University of Virginia School of Nursing
Got a bun in the oven? BSN grad Suzie Welsh developed supplement company BINTO that delivers health and pregnancy advice right to your door.

Suzie Welsh (BSN `11) knows that nursing and business go hand in hand.

Suzie-Welsh-BSN-11 “I think nurses make great innovators, because you have to innovate on the floor every day,” she says. “You have to be quick, and you have to be smart.”

 Welsh is founder and CEO of BINTO, a Philadelphia-based subscription service for women that combines personalized over-the-counter vitamin supplements, fertility and wellness education from licensed clinicians, and a cutting-edge digital platform. And if BINTO is a relative newcomer to the ever-growing fertility and wellness marketplace for women, Welsh’s interest in women’s health goes way back.

Welsh got her first glimpse at age 16 when she took part in a mission trip to Malawi and saw communities of women in particular shattered by the HIV/AIDS epidemic—an experience that led her to pursue a nursing degree at UVA. After graduation, while concurrently working at a fertility clinic and pursuing a master’s degree in health leadership at the University of Pennsylvania—she saw a common theme emerge: a dearth of credible resources related to fertility and wellness that left many of her patients ill-equipped and misinformed.

“I was always fielding questions about the types of vitamins that prepare women for pregnancy, and I realized that all the information available was really segmented and confusing,” Welsh says. “Women’s health is a huge market, but very few [supplement] companies are founded by licensed professionals—something that adds a layer of trust that people want.”

"Women's health is a huge market, but very few [supplement] companies are founded by licensed professionals - something that adds a layer of trust that people want."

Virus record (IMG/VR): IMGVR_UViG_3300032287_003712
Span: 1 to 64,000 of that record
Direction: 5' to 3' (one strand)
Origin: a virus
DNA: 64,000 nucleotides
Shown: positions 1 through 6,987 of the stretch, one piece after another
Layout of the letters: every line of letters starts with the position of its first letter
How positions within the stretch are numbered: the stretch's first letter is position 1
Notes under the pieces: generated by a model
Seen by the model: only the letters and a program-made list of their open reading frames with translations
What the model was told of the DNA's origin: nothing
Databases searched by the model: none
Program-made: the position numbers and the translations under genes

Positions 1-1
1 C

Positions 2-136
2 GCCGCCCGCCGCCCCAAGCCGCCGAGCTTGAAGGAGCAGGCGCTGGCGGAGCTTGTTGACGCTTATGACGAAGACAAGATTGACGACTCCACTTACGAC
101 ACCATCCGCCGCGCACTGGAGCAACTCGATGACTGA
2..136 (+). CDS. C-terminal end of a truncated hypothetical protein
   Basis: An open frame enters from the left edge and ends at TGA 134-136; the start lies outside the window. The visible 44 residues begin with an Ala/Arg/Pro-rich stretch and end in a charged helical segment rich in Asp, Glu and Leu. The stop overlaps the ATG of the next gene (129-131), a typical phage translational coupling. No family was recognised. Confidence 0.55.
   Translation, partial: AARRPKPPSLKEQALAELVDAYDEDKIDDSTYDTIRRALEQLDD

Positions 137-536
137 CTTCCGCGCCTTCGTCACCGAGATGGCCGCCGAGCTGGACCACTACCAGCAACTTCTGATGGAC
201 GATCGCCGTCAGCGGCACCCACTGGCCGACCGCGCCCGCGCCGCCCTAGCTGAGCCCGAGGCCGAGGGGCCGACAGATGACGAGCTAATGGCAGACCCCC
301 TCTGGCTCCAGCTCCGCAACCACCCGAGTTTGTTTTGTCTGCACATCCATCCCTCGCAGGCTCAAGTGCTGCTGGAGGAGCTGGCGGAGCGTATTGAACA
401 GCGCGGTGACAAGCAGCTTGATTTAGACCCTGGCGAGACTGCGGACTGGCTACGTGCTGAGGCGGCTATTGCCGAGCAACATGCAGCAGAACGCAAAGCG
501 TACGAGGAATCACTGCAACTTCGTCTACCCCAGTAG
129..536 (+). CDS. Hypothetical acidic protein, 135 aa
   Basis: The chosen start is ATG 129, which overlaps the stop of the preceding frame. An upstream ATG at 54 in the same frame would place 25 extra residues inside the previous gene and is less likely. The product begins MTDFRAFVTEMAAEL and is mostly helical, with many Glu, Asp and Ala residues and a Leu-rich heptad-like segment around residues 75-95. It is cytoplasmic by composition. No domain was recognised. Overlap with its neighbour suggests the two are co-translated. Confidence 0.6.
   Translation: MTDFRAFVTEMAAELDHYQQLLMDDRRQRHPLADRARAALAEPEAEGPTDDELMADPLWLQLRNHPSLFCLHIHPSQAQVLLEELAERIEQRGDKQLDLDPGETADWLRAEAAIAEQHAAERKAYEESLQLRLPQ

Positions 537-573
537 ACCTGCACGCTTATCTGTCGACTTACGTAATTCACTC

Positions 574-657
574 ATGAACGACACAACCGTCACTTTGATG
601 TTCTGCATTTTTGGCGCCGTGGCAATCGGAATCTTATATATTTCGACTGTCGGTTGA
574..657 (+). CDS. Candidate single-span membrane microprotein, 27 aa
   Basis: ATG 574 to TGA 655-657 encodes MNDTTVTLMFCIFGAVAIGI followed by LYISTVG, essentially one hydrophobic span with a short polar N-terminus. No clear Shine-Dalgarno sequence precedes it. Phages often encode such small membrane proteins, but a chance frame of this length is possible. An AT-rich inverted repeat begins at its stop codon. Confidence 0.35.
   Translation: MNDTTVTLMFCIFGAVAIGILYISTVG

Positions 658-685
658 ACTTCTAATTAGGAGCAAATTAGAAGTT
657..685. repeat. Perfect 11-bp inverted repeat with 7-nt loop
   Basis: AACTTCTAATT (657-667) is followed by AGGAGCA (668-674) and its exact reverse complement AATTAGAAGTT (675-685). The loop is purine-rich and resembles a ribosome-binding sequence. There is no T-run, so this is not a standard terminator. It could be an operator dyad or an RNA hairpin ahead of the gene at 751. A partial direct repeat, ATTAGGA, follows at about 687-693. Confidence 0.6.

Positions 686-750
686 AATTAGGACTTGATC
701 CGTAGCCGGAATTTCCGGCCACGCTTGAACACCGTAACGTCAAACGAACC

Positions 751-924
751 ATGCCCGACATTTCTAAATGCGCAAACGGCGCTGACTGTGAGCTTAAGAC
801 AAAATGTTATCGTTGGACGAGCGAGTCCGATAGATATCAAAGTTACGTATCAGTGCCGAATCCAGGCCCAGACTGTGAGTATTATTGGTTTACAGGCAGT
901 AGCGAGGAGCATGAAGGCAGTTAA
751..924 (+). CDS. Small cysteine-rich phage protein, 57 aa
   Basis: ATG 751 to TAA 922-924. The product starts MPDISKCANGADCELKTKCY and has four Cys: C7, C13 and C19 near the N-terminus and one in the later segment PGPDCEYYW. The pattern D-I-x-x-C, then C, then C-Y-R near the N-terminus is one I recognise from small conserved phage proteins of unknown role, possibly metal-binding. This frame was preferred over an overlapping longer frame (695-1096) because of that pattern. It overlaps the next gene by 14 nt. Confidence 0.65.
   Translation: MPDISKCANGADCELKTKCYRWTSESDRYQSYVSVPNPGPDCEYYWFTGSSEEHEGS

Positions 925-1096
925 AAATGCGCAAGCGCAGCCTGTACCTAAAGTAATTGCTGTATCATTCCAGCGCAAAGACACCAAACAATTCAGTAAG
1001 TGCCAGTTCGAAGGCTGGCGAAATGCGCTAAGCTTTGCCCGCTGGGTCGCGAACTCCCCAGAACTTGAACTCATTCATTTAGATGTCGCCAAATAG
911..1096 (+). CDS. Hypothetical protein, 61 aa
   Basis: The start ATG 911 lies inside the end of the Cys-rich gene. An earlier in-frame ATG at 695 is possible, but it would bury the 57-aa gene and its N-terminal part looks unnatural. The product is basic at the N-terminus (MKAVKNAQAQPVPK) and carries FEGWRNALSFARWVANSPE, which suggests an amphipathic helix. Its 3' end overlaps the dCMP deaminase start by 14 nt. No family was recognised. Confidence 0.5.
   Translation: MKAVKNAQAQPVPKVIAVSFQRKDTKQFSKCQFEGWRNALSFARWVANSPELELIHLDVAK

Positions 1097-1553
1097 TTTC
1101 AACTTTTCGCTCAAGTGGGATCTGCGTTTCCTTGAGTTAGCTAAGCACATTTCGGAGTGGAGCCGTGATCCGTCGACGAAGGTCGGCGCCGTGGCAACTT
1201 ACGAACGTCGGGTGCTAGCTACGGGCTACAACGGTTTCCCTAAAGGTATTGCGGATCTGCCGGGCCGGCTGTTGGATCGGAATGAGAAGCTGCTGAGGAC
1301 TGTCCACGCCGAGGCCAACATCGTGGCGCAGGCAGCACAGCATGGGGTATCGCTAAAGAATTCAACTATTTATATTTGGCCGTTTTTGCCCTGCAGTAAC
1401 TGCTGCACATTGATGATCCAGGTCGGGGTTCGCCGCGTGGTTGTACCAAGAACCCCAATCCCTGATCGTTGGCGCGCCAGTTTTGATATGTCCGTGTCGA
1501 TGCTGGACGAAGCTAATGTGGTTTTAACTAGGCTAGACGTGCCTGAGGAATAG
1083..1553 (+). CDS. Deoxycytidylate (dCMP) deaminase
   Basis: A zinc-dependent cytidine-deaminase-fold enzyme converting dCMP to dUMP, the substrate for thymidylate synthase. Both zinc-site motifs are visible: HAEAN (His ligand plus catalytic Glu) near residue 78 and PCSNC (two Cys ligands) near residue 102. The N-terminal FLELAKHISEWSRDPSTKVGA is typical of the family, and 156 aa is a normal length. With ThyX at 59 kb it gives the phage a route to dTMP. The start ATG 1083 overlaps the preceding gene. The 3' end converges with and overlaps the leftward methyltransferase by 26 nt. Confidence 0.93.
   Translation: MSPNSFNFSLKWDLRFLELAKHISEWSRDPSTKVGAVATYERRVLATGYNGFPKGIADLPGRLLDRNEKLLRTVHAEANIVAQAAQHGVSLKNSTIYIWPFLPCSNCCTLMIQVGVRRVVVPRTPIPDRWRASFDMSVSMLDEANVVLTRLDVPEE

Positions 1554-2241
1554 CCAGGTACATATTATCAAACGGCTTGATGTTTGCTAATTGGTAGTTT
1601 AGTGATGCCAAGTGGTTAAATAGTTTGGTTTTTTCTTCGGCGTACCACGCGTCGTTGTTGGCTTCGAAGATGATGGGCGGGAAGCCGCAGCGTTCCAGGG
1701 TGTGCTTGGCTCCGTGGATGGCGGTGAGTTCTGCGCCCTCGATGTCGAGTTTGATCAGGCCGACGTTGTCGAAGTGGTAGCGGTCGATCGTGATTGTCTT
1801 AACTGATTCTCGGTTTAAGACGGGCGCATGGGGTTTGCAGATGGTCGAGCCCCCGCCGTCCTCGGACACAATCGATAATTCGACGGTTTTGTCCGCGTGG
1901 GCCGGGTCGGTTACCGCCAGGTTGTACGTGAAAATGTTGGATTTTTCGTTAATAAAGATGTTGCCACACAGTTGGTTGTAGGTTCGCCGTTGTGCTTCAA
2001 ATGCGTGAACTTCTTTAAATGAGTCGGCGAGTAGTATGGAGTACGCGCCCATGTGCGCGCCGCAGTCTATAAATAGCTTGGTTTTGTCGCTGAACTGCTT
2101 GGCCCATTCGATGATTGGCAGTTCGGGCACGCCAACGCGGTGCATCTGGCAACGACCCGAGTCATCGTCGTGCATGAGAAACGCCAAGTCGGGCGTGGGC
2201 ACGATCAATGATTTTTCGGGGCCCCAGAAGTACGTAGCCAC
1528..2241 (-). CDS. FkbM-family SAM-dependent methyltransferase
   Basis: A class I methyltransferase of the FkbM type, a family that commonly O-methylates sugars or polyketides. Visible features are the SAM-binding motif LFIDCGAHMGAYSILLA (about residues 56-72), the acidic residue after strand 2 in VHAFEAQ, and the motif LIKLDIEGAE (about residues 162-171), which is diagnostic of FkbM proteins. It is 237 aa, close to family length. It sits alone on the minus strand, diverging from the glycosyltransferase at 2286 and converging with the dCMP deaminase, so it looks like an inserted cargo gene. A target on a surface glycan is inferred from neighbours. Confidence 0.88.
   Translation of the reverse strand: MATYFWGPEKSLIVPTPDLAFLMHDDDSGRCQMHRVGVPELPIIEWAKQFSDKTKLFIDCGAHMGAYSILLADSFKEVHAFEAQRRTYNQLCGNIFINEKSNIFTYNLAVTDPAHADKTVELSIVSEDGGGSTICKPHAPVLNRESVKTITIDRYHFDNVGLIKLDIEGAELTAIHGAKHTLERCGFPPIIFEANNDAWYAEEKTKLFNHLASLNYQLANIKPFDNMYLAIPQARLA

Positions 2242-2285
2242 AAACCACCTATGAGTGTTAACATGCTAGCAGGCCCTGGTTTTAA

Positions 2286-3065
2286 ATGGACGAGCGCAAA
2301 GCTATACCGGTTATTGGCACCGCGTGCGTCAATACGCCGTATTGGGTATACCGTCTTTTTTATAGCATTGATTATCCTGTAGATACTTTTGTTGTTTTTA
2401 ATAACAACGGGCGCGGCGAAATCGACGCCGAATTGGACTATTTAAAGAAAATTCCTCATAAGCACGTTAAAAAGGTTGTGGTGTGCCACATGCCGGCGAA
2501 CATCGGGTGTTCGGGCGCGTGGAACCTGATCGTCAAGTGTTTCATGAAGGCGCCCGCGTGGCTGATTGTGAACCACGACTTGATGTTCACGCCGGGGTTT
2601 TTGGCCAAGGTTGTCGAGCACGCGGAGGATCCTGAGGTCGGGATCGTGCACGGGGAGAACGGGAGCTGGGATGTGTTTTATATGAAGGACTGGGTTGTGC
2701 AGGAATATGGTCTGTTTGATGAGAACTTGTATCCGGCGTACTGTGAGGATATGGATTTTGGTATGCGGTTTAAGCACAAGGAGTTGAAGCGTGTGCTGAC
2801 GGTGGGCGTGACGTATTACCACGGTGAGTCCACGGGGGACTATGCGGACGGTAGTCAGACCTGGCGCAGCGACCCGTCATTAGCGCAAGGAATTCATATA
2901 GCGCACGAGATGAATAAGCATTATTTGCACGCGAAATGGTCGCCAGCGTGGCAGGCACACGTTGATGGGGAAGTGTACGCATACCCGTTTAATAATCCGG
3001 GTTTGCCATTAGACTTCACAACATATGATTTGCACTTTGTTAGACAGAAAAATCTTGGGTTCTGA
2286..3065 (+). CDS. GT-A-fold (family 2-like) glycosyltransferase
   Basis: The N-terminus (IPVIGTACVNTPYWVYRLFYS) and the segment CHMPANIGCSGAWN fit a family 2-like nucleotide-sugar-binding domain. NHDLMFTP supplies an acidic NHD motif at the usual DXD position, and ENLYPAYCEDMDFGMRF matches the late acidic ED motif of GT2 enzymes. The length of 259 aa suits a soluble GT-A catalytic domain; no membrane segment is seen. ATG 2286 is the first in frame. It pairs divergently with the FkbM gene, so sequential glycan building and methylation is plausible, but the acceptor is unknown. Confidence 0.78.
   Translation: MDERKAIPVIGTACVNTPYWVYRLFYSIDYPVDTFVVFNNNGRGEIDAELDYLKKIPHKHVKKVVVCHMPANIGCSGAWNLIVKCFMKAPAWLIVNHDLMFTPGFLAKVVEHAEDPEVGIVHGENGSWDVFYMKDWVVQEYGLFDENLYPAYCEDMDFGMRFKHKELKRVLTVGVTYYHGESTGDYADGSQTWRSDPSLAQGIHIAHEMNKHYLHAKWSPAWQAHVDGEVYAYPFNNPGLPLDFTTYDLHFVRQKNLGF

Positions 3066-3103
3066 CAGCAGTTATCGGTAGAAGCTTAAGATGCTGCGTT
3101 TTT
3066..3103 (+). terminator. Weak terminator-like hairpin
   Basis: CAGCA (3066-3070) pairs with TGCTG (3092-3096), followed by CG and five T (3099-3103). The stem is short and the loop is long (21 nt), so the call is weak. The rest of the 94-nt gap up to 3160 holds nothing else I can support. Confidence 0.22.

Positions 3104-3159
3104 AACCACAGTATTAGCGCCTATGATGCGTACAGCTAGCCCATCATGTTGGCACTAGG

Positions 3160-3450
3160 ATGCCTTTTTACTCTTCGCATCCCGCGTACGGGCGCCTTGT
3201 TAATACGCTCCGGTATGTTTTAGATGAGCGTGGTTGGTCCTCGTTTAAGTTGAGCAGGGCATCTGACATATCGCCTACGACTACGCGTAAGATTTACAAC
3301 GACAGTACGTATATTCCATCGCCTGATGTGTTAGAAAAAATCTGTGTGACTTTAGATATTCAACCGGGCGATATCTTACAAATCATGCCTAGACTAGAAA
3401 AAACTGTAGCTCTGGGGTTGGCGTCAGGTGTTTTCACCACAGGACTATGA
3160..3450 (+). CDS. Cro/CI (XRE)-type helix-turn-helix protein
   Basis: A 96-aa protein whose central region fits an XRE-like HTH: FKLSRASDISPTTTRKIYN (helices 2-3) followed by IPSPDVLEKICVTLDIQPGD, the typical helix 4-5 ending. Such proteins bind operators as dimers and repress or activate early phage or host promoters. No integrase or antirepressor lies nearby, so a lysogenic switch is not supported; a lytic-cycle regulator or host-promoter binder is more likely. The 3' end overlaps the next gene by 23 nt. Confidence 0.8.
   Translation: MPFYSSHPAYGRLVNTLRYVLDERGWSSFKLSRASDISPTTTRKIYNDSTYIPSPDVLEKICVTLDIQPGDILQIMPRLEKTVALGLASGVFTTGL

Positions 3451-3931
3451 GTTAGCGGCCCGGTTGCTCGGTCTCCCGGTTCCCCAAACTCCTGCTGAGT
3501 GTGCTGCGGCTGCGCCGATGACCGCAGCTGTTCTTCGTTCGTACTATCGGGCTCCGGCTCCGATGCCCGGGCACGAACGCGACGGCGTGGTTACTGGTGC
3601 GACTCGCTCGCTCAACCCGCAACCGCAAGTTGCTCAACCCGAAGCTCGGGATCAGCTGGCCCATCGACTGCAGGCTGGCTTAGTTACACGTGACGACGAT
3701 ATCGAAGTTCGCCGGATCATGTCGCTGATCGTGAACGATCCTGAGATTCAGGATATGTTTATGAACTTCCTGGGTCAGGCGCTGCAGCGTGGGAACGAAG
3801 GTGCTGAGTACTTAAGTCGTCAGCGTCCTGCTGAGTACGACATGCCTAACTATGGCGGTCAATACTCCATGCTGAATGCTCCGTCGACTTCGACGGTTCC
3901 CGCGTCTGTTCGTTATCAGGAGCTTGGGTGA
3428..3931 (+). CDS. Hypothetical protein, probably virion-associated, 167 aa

Suzie Welsh, founder of BINTO (BSN `11)

BINTO, launched in 2016, aimed to meet women’s hunger for accessible, evidence-based health education and natural products. Serving women across all life stages—from the childbearing years into pregnancy and all the way through menopause—customers visit the website, answer questions (like What symptoms are you looking for relief from? and How would you describe your current lifestyle?), and sign up to receive a personalized regimen of supplements that are delivered to their door.

BINTO’s beauty, says Welsh, is its personalized approach.

“It’s about getting you just what you need and nothing you don’t,” she says. “When it comes to women’s health, we don’t believe in a one-size-fits-all approach.”

The service, available for $35-50 a month, also offers subscribers access to BINTO’s licensed care team who are available to answer wellness and health questions via phone, video, email, or online chat. Education is a critical component of Welsh’s vision for BINTO—an idea she credits to her time at UVA.

“I’ll never forget how [professor] Kathy Haugh taught us that while anyone can do a task, it’s our job as nurses to educate our patients,” Welsh says. “I’ve carried that with me throughout my career.”

BINTO appears to be filling a need. The company enjoyed a 20 percent month-over-month compound growth during 2018, and into 2019, and Welsh has plans to expand the company’s digital presence and expand the brand around the world. Already, she’s developed partnerships with stores like Anthropologie and Urban Outfitters which already carry starter supplement packs.

“If you look at healthcare today, we focus a lot on sick care and rely heavily on prescription drugs as the first-line treatment option,” Welsh says. “I believe we can improve communities and health outcomes if we change the delivery of care, and shift our thinking from sick care to preventative care by leveraging technology and using over-the-counter products as a first-line treatment.”